After initially denying that company directors knew of the bribes paid to Mexican officials, e-mails released earlier this year by U.S. lawmakers appeared to show that Duke learned about the payments as early as 2005. In May, a U.S. judge ordered Wal-Mart attorneys to turn over more documents to shareholders trying to find out what, and when, directors knew about the Mexico payments.
The U.S. Department of Justice and the Securities and Exchange Commission are investigating potential evidence of bribery, Wal-Mart disclosed in a November 2012 regulatory filing. The company widened its internal examination of the issue to include "a number of foreign markets where we operate, including but not limited to Brazil, China and India," the filing also stated.
The bribery allegations erupted three years after McMillon's January 2009 appointment as head of Walmart International, the company's second largest operating segment. He succeeded Duke in that post as well.
However, McMillon was running Wal-Mart's U.S.-based Sam's Club segment during the years The New York Times identified as the period with evidence of potential bribery payments in Mexico.
During a Wal-Mart meeting with investors last month, McMillon said the company now has a chief compliance officer and anti-corruption leader in each market around the world.
"One of the things we're doing right now as we speak is making sure that we've got all the right resources to make this a world-class compliance effort within Wal-Mart," he said. "We've hired new people, and we've realigned people into this global structure. And we now have through those efforts over 1,000 people that work full time on compliance."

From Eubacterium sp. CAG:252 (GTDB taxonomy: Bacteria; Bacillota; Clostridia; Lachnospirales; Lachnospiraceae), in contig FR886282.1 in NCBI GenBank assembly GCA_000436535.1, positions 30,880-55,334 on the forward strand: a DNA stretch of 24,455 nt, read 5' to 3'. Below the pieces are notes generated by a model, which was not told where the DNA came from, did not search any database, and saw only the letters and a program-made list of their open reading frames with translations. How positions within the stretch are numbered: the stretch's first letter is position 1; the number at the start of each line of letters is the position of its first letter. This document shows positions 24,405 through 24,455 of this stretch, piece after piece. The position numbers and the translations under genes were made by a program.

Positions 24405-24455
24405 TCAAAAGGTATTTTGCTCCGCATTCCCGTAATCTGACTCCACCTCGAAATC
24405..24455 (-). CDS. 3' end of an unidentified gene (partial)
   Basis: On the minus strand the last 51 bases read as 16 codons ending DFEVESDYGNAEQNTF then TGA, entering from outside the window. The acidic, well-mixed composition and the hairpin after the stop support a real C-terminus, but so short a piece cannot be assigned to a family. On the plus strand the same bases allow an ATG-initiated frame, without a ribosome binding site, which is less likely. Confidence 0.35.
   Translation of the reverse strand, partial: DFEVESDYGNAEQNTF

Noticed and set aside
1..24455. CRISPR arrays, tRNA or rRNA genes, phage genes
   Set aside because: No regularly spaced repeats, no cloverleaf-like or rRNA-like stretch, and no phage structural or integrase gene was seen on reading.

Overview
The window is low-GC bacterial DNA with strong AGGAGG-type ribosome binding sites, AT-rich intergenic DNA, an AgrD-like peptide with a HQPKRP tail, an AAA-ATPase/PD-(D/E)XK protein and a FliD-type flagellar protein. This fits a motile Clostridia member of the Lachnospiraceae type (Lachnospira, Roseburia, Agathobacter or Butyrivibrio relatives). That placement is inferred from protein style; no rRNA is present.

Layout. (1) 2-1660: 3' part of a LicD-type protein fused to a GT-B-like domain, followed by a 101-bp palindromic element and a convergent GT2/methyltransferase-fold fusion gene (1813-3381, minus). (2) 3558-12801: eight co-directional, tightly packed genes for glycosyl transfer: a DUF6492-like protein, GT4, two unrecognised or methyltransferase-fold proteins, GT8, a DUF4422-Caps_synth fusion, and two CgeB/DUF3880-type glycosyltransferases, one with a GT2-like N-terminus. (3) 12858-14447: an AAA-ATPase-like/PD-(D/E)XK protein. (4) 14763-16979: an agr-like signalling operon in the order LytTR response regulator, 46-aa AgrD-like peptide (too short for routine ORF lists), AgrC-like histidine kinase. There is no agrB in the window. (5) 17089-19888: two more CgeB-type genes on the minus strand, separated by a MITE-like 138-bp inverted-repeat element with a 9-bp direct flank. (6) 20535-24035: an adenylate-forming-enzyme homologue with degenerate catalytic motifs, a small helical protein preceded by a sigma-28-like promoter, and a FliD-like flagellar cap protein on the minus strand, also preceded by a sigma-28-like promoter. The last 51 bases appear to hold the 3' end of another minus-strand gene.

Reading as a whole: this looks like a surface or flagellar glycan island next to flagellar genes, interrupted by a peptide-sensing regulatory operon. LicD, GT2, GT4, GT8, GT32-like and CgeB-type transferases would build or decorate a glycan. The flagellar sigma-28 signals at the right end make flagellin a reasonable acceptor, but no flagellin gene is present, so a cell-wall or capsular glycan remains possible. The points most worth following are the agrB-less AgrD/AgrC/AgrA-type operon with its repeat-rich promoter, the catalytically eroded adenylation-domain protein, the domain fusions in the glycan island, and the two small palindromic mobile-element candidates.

Originally from Jonesboro, Ark., McMillon started his career in 1984 as a summer associate at a Wal-Mart distribution center. He got a B.S. in business administration from the University of Arkansas and an MBA from the University of Tulsa. While pursuing the MBA, he rejoined the company in a Tulsa Walmart store.
A lot of McMillon's 22 years at the company were spent in merchandising in the Walmart U.S. division, giving him experience with food, apparel and general goods. From 2006 to February 2009, he ran Sam's Club and then took over Walmart International.
When asked in a 2008 interview what the biggest factor was in his success, McMillon said it was what he learned during his first few months working at the world's largest retailer.
"Unless you're there, you don't really understand it, and when you're big, people may assume that you've got bad intentions," he said. "I learned more in the first six months at Wal-Mart than I learned in 5½ years of post-secondary education."
That deep Wal-Mart experience and loyalty likely gave him leg up vs. other candidates like Bill Simon, who runs Walmart U.S.
"Bill Simon was more of an outsider," said Sucharita Mulpuru, a retail analyst at Forrester Research. "It was going to be one of them."
McMillon's appointment may trigger more executive changes at the company. Wal-Mart did not say who would replace him as head of the International business.
"Cathy Smith, the division's CFO and COO, is an obvious candidate," Cowen's Landes said. "If she doesn't get the job, she might leave the company, which we would view as a meaningful loss."
Simon, the head of Walmart U.S., may also depart after missing out on the top job, the analyst added.
"At age 54, he is unlikely to wait around to succeed McMillon, who is only 47," Landes said. "Given Simon's many successes at Wal-Mart, he is likely to be on every headhunter's short list."